Be humble, honest and contemplative, Sen. Robert C. Byrd writes in his latest book, "Letter to a New President: Commonsense Lessons for Our Next Leader."
Seek dissenting opinions. Reject the politics of fear. Admit and learn from your mistakes, the 90-year-old West Virginia Democrat advises.
Byrd has long been a critic of the president, and his latest book offers a scathing assessment of Bush: a "son of privilege and dynasty who had defined himself as the president of only that fraction of the country which shared his world view."
But with Bush's departure comes opportunity, says the senator who has served under 11 presidents, including his favorite, Harry Truman. The book, released June 28 with little fanfare, is intended to be read by Bush's successor on inauguration day, Jan. 20.
Byrd hopes to hand-deliver a copy to Obama, the Democratic candidate, spokesman Jesse Jacobs says.
"Sen. Byrd doesn't believe Sen. McCain is going to be the next president," Jacobs adds. "But if Sen. McCain is interested in receiving a copy of the book, we'd be happy to get him a copy."
Known as a scholar and orator, Byrd delivers homespun wisdom in "Letter to a New President." He quotes philosophers, poets and Founding Fathers in equal measure, championing values that may seem old-fashioned but are, he argues, needed more than ever.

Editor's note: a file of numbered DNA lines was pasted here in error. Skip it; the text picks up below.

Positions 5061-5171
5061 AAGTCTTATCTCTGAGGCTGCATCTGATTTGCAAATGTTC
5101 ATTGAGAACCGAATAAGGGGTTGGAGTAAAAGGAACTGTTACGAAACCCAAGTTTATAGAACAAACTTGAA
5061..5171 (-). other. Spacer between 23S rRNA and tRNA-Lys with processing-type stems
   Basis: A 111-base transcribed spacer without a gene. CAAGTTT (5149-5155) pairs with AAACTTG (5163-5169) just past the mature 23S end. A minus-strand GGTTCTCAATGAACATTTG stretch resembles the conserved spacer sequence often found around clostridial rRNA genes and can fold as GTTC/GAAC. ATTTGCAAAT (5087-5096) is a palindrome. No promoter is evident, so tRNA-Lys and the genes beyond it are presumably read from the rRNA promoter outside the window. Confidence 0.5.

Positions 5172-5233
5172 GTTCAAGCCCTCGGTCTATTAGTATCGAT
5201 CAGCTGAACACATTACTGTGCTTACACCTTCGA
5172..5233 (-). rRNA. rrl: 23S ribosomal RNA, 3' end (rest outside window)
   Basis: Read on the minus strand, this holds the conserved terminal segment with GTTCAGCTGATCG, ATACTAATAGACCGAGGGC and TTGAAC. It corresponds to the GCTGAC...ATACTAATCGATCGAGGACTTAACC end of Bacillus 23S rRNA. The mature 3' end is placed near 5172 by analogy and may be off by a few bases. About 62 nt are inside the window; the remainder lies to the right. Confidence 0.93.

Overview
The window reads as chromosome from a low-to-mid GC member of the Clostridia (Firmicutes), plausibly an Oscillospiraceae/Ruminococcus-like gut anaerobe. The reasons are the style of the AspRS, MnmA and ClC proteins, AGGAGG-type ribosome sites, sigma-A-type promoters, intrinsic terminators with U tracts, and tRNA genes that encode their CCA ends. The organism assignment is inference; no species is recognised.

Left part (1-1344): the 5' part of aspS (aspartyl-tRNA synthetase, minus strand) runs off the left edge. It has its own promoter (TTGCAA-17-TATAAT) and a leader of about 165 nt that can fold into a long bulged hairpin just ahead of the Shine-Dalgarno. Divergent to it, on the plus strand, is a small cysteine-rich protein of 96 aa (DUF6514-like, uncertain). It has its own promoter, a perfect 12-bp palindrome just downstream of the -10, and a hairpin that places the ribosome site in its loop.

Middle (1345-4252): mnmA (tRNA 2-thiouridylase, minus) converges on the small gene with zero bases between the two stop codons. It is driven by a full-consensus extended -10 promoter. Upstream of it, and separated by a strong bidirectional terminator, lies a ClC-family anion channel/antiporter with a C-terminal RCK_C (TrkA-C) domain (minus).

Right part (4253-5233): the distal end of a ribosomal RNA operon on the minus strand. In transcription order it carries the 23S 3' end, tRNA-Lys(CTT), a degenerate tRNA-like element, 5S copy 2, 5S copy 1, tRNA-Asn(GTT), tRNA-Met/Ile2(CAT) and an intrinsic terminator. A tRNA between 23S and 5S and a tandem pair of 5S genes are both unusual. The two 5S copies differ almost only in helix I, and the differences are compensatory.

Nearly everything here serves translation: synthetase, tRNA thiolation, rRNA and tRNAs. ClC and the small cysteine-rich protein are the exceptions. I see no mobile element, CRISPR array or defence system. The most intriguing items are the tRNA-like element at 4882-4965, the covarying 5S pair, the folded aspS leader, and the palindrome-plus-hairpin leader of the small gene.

The 10 chapters include "A Big Lie is Still a Lie: Tell The Truth" and "Let the Press Do Its Job, Even When That Might Sting."
As an object lesson, Byrd points to an April 2004 news conference in which Bush could not answer a question about what mistakes, if any, he had made while in office.
"I would submit that a president who is unable to learn from his or her own mistakes, and then to articulate for a curious public what he or she has learned, is not prepared for that office," Byrd writes.
Bush "banished himself to the ignominious position of worst United States president ever," Byrd says.
The White House did not immediately comment, and Byrd's office says it has received no response from the administration.
The Bush administration, Byrd charges, "built much of its program around a basic commitment to lying." Yet lying has become so common, so culturally accepted, that no stigma is attached, according to Byrd.
"We cannot continue down this path, new president," Byrd writes. "We must rebuild a culture of intolerance to lying, and that must start close to home."